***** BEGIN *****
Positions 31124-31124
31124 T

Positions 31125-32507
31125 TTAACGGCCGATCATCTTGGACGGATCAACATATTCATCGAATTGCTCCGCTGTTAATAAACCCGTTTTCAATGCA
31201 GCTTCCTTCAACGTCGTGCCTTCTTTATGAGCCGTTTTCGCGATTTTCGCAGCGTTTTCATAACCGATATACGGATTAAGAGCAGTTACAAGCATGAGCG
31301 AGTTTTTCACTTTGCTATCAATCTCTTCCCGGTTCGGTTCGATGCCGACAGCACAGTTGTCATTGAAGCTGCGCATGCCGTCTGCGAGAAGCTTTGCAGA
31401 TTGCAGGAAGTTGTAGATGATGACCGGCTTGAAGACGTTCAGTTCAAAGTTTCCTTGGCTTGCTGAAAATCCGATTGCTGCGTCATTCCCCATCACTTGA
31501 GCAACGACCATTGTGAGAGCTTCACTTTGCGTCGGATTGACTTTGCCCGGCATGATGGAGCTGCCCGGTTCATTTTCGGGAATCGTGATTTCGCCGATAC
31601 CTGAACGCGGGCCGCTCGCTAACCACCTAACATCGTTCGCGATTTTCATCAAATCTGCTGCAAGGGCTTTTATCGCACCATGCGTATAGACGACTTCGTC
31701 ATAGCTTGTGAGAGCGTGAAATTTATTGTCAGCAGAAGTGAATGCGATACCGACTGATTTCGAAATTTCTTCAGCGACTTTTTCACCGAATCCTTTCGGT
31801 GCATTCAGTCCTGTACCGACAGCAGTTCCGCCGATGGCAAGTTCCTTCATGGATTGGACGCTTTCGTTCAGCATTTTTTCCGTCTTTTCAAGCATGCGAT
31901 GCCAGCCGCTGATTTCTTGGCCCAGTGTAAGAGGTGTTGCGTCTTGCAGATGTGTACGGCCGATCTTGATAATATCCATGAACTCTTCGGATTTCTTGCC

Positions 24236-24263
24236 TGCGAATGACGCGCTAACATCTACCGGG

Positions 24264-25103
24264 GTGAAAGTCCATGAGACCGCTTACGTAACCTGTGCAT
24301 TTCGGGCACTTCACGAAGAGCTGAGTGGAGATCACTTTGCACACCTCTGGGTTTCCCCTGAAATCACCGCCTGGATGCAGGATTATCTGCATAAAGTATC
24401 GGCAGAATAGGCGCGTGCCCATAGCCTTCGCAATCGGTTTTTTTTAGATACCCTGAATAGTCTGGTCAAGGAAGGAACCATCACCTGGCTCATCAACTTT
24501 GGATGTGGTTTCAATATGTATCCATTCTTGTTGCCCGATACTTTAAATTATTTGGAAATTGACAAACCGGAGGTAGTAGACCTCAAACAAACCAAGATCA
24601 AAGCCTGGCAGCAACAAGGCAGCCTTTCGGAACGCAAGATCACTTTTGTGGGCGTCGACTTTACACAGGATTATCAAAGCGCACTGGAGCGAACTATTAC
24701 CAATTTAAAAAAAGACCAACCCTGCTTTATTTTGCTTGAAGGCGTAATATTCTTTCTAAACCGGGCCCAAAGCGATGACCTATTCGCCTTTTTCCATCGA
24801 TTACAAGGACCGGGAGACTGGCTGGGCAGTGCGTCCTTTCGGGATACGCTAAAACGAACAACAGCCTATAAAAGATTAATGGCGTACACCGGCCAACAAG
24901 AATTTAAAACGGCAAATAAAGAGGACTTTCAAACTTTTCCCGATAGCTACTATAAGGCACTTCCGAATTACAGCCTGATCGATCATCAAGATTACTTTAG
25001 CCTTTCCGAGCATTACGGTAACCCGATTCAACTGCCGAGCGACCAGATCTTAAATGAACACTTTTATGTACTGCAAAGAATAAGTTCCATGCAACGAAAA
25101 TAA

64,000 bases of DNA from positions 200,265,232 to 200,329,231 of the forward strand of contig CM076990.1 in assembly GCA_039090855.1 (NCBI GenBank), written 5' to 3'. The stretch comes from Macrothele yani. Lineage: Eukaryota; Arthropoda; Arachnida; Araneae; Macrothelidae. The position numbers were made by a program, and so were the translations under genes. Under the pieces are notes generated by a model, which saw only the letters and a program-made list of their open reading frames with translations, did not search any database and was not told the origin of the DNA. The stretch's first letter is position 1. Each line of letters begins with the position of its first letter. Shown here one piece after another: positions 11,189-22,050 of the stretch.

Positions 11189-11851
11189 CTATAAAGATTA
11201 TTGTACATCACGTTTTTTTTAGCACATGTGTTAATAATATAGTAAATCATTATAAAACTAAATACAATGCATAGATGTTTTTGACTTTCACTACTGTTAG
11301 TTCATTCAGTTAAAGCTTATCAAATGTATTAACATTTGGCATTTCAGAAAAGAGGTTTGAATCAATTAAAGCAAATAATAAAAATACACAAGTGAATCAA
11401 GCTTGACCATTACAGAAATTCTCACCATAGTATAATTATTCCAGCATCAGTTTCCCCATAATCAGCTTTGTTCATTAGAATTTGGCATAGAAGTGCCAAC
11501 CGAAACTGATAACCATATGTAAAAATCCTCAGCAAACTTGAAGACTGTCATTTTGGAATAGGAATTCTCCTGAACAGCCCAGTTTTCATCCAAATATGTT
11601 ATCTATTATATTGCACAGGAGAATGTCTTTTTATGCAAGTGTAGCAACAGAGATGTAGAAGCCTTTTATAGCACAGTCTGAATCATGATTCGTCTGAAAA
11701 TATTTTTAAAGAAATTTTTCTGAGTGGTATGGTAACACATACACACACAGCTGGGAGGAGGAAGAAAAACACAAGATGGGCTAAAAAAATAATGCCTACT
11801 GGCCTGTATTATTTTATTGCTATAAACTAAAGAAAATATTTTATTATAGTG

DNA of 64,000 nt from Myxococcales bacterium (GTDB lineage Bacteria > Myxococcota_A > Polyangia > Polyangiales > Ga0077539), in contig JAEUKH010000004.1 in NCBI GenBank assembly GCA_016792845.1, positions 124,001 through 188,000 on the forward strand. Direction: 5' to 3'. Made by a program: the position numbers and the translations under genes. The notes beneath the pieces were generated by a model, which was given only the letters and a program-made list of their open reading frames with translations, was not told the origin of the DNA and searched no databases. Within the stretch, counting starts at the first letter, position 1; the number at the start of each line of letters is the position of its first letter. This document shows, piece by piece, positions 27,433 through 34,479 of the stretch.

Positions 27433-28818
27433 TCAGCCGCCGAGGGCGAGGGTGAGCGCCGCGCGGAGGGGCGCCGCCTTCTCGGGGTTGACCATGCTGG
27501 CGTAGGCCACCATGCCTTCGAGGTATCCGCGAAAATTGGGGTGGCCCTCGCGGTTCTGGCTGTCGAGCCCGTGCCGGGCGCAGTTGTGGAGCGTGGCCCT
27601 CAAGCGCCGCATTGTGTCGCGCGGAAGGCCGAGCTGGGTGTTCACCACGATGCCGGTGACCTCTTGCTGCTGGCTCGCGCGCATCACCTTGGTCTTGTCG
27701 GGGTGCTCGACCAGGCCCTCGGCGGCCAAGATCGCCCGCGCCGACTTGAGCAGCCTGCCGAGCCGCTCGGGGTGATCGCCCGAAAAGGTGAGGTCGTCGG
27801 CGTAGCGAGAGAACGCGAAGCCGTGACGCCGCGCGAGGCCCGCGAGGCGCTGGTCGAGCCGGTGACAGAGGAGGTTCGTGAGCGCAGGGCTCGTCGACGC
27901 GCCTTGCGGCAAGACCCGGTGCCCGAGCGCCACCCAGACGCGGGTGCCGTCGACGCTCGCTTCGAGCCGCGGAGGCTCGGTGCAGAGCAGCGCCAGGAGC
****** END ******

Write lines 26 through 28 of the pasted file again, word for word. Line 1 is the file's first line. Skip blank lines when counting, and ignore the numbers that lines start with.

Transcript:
64,000 bases of DNA from positions 200,265,232 to 200,329,231 of the forward strand of contig CM076990.1 in assembly GCA_039090855.1 (NCBI GenBank), written 5' to 3'. The stretch comes from Macrothele yani. Lineage: Eukaryota; Arthropoda; Arachnida; Araneae; Macrothelidae. The position numbers were made by a program, and so were the translations under genes. Under the pieces are notes generated by a model, which saw only the letters and a program-made list of their open reading frames with translations, did not search any database and was not told the origin of the DNA. The stretch's first letter is position 1. Each line of letters begins with the position of its first letter. Shown here one piece after another: positions 11,189-22,050 of the stretch.

Positions 11189-11851
11189 CTATAAAGATTA